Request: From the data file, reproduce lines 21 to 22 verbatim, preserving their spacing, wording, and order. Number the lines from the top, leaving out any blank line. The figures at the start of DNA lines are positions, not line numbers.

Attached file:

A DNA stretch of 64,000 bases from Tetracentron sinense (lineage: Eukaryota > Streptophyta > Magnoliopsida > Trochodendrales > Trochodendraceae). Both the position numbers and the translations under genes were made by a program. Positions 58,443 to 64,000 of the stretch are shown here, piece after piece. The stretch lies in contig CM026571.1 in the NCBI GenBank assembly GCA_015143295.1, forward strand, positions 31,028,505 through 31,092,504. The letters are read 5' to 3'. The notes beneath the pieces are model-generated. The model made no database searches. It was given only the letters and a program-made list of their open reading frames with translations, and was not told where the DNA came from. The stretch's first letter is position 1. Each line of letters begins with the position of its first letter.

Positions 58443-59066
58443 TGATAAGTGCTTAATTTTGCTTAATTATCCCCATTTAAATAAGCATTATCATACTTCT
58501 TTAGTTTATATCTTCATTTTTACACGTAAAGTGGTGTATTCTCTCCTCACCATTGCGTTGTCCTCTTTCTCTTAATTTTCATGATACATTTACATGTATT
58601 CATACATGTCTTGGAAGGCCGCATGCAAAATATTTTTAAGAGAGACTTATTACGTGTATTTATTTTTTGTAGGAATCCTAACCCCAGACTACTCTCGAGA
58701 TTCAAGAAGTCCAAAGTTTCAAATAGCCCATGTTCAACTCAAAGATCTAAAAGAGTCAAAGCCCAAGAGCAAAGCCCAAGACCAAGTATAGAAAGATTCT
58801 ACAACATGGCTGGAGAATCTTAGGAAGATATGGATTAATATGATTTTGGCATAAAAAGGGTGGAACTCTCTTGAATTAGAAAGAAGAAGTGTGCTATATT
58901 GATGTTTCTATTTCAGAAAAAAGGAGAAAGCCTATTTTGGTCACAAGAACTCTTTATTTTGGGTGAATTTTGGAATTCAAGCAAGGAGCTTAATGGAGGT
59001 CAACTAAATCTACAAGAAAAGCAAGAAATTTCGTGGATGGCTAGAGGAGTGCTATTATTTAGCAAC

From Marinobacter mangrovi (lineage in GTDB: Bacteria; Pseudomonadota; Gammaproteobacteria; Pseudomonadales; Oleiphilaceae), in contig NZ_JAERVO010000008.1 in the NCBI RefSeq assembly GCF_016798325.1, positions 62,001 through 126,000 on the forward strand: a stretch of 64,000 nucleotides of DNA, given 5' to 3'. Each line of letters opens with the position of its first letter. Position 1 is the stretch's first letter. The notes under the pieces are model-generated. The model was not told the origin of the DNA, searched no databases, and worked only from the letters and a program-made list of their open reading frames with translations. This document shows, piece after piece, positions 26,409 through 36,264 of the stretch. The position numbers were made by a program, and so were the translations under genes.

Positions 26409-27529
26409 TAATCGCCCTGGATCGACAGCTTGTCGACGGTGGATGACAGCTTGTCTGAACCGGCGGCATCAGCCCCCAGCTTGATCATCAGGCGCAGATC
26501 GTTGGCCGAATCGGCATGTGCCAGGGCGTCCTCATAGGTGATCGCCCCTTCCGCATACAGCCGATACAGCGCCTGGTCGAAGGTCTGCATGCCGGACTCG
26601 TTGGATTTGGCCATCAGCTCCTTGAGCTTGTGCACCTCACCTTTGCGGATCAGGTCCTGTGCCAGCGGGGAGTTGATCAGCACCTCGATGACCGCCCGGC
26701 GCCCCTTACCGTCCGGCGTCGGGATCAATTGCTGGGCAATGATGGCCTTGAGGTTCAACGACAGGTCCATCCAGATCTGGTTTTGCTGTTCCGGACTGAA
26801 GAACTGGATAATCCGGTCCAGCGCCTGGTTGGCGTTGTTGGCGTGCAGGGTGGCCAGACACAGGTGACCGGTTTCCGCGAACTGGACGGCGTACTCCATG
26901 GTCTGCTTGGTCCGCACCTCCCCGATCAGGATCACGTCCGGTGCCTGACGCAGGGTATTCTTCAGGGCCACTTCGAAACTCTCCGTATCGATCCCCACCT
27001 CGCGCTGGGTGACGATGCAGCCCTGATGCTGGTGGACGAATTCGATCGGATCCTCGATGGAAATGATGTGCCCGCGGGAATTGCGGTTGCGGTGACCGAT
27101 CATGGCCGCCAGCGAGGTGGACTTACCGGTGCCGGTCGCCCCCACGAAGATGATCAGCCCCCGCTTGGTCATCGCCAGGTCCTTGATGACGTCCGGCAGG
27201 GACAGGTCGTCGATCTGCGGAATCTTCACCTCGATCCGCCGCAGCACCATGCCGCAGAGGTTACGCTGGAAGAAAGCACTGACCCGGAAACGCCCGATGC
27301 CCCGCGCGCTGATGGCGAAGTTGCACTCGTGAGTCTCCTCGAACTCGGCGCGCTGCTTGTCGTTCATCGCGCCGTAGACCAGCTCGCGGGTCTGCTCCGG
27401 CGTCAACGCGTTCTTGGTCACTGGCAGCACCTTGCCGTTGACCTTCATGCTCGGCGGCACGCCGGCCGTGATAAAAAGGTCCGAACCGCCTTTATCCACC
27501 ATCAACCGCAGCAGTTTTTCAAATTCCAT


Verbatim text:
27301 CCCGCGCGCTGATGGCGAAGTTGCACTCGTGAGTCTCCTCGAACTCGGCGCGCTGCTTGTCGTTCATCGCGCCGTAGACCAGCTCGCGGGTCTGCTCCGG
27401 CGTCAACGCGTTCTTGGTCACTGGCAGCACCTTGCCGTTGACCTTCATGCTCGGCGGCACGCCGGCCGTGATAAAAAGGTCCGAACCGCCTTTATCCACC